On the value of getting the details right

For my book Doctor Dead, which is set in 1904, I did a lot of historical research, or as my wife calls it, “wasting time reading ancient newspapers instead of writing.” I thought it was important to get the details right. This is not so much because there were likely to be many readers who would be able to correct me as regards, say, the top speed of a Welch motorcar with the new hemi engine, though certainly I wouldn’t want to be embarrassed in that regard. More so, it’s because reading the publications of the time and place you’re setting your story in, gives you a feel for the language and attitudes, current events, and every other little detail that helps a reader feel that they’re really in an unfamiliar but real setting. It’s hard to write the story first, then add that stuff afterwards, because you often don’t have any idea what specific crazy things were going on at the time that you have no idea about. How do you look up something you had no idea ever existed?

Not a lot of these details end up in the narrative; you don’t know what you’ll need until you need it. But having them already floating around in my head, I find, lets me be specific when I have an opportunity to make things real — that a light switch is a button, for instance, rather than the generic switch I’d be tempted to use if I hadn’t seen a picture of the real thing in Popular Mechanics June 1903 issue.

Of course, you’re not going to find every detail you need in advance, but you can always put in little notes in, like [light switch] to remind you to do the research later. I did a lot of that too, like when I wanted my characters to go out for lunch and didn’t know whether they could plausibly have had [burgers and cokes?]. So I flagged it for later. I absolutely didn’t stop right there and spend two hours reading about the 1903 World’s Fair, where the hamburger was introduced, and looking up which cities had Coca-Cola bottling plants at the time. No, I did not. Shut up.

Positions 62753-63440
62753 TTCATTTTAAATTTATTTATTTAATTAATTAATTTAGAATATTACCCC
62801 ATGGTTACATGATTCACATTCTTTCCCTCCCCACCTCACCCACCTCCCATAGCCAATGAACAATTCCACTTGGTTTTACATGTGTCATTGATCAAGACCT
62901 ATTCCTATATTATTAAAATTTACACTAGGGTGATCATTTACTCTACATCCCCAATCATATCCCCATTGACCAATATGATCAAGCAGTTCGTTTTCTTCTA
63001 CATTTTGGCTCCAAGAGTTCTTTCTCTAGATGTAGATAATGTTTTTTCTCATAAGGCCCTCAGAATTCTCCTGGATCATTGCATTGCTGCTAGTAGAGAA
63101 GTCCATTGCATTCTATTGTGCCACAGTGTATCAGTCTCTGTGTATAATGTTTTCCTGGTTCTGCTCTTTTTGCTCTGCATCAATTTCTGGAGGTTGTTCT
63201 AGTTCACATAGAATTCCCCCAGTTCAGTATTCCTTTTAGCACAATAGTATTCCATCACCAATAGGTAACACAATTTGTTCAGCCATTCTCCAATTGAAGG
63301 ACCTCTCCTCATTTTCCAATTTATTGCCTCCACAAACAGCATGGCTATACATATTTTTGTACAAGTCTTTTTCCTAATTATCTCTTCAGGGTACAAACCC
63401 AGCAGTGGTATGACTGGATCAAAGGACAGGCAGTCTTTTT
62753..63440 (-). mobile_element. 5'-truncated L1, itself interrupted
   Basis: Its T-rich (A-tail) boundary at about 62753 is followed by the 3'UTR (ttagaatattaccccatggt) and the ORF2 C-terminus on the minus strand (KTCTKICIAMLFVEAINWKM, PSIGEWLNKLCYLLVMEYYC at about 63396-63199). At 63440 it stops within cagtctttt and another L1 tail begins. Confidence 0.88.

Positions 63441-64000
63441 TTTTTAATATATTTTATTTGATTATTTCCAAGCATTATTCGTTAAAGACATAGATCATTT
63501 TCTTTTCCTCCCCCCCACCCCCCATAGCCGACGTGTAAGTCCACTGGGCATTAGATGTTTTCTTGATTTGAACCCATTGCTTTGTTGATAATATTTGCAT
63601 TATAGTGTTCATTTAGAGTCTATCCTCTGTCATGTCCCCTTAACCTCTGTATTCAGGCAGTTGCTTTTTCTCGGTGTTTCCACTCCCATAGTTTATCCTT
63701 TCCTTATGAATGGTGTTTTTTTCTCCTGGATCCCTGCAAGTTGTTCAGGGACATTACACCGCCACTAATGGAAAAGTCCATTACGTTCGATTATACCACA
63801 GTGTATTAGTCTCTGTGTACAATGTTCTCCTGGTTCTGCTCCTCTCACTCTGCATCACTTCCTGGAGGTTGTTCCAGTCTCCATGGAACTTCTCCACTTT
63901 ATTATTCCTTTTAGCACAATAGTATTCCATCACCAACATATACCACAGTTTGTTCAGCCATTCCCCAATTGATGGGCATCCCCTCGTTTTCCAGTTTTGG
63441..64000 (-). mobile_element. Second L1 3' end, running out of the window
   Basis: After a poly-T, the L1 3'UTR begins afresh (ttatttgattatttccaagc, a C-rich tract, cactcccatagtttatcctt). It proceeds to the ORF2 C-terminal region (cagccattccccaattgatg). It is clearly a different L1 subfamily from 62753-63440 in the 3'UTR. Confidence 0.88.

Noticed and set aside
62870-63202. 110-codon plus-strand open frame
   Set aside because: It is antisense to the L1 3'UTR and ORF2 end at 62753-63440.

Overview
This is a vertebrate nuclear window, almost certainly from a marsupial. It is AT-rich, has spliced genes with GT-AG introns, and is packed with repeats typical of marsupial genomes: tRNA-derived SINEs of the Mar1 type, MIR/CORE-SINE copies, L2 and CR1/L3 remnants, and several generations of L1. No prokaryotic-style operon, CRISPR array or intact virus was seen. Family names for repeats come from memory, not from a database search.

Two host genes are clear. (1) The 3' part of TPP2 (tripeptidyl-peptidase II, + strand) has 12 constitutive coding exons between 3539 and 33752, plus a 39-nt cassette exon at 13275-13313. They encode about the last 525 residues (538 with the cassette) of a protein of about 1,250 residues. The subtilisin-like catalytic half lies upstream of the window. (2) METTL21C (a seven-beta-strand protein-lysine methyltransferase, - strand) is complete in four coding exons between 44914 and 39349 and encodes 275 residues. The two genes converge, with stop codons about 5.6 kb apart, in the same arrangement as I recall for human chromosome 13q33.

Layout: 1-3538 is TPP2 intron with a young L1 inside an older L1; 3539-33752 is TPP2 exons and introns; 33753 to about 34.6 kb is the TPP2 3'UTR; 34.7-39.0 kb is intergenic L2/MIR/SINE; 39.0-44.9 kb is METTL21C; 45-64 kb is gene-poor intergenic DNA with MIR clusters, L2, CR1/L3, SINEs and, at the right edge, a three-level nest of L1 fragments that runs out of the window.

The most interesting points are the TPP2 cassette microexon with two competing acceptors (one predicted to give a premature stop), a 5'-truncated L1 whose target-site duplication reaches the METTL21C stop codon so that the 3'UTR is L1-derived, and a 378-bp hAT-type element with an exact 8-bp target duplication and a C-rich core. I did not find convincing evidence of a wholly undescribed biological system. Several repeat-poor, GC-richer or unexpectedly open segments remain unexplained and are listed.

Plus, knowing about these things in advance means they can also become plot points rather than just set dressing. If you already know that your character whose hobby is photography, would have read an article about radium that you spotted in a photography magazine of the time, that can give you the idea of introducing radium into the story, knowing he, unlike the other characters, would suspect it was a bad thing to ingest, because the article described it as causing burns when carried in a vial in one’s pocket.

And finally, knowing these trivial details can help you in real life. For instance, I was at Caribou Coffee today and their trivia question was, what year was root beer invented. I knew that. Saved 10 cents, which in 1904 money is enough to buy two root beers. Payoff!

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